On Monday Terratrike, a recumbent tricycle company, announced the introduction of its latest model, the Rover.  Billed as "man's best friend" it has garnered mostly positive reviews, detractors usually point out that it is not performance oriented.  But that would defeat its purpose.  This is a very accessible, utility oriented tricycle that reminds me most of the Anthrotech, a German recumbent trike with very similar geometry.  Among its advantages are included: affordability (as far as recumbent trikes go), ground clearance, load capacity (400 lbs.), and potential for future add-on accessories.  Terratrike is a big player in the recumbent industry with solid reputation.  I would love to see what I could load up this bike with.  With tricycle stability I could add a big electric motor, several racks for luggage, and head out for long distance touring.  The tadpole orientation of the wheels allows one to keep a relatively shorter wheelbase, low bottom bracket, and larger wheels (20 inch) without any concern for feet interference with the steering.  (My delta EZ-3 trike has a 16 inch front wheel.)  I guess I would buy this trike only if I have a realistic plan for electrifying it, an EV project is something I have never tried before. Then again, I could just try to electrify the EZ-3, or something more like this with its clean fully enclosed drivetrain.  Meh, I should probably stick with whipping tops! 

Saturday, April 3, 2010

autotrophic animal

PZ Myers commented on the negative reaction of others to an article by Freeman Dyson about bio-engineering and the potential of a techno-utopia.  It was this article that came to mind when I read about Elysia chlorotica, a photosynthesizing mollusc.  It is so extravagent that it seems to be the product of bio-engineering rather than nature!  I used to think it would be great if I could photosynthesize.  Certainly this would be a welcome ability for Jain monks and nuns, or any vegan, liberating them from consuming other organisms to an extent they have hitherto only dreamed of.  What a fascinating animal!  (A similarly life altering symbiosis exists for the bacteria-symbiotic gutless oligochaetes, such as Olavius algarvensis. But Olavius is still a heterotroph.)

While on the subject of animals, the sort of images revealed by microscopy- the structure of crystals and small biological structures- are amazing!  When I look at a scolex or a placoid scale, I see art.  (The scolex looks like it is dessicated somewhat.)  And the movement of amphisbaenians (mimizutokage = worm lizard) is hypnotic, what other vertebrates move in such an invertebrate fashion?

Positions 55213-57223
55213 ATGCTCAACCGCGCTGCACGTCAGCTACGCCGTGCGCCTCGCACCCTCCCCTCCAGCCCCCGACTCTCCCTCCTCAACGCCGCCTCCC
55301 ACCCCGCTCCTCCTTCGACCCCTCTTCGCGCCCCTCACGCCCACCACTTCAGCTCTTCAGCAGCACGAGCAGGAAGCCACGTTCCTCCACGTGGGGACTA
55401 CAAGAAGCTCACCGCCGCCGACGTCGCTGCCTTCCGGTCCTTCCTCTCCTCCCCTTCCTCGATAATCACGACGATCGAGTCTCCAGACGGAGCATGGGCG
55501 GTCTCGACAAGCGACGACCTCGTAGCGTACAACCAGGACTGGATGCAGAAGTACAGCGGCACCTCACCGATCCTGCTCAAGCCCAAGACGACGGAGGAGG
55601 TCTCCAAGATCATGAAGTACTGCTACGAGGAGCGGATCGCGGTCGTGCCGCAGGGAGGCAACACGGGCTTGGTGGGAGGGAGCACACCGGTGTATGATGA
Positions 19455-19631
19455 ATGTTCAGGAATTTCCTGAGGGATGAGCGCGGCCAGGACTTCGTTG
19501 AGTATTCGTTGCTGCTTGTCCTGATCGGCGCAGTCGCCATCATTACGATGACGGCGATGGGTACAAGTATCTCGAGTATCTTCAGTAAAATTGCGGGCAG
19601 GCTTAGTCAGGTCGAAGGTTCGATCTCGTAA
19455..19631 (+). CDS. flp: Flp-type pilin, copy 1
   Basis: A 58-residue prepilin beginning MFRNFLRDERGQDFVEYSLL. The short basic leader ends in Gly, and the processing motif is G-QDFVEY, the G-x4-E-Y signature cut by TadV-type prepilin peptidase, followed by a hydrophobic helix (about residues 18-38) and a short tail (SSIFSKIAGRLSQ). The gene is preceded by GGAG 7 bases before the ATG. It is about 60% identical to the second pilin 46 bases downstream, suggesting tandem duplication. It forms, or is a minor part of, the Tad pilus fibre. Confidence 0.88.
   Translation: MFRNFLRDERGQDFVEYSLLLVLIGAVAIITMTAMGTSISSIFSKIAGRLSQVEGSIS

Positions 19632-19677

Abraham Maslow

Abraham Masolow is perhaps most famous for his Hierarchy of Needs, but he seems to have talked much more about the qualities of a "self actualizing" person (see personality psychology).  In the second edition of his book Motivation and Personality he describes about fifteen different characteristics.  While I cannot weigh the relative importance of each, the characteristic of "problem centering" (pg. 159-160) caught my attention.  Recently I was concerned with how I can help others, convinced that compassion and the work of assisting others is a worthy "higher calling" to which I find myself repeatedly drawn, and in the service of which I continue to struggle.  So this passage held a lot of meaning for me:
Our subjects are in general strongly focused on problems outside themselves. In current terminology they are problem-centered rather than ego centered. They generally are not problems for themselves, and are not generally much concerned about themselves, i.e., as contrasted with the ordinary introspectiveness that one finds in insecure people. These individuals customarily have some mission in life, some task to fulfill, some problem outside of themselves which enlists much of their energies.

This is not necessarily a task that they would prefer or choose for themselves; it may be a task that they feel is their responsibility, duty, or obligation. This is why we use the phrase "a task that they must do" rather than the phrase "a task that they want to do." In general these tasks are nonpersonal or "unselfish", concerned rather with the good of mankind in general, or of a nation in general or of a few individuals in the subject's family.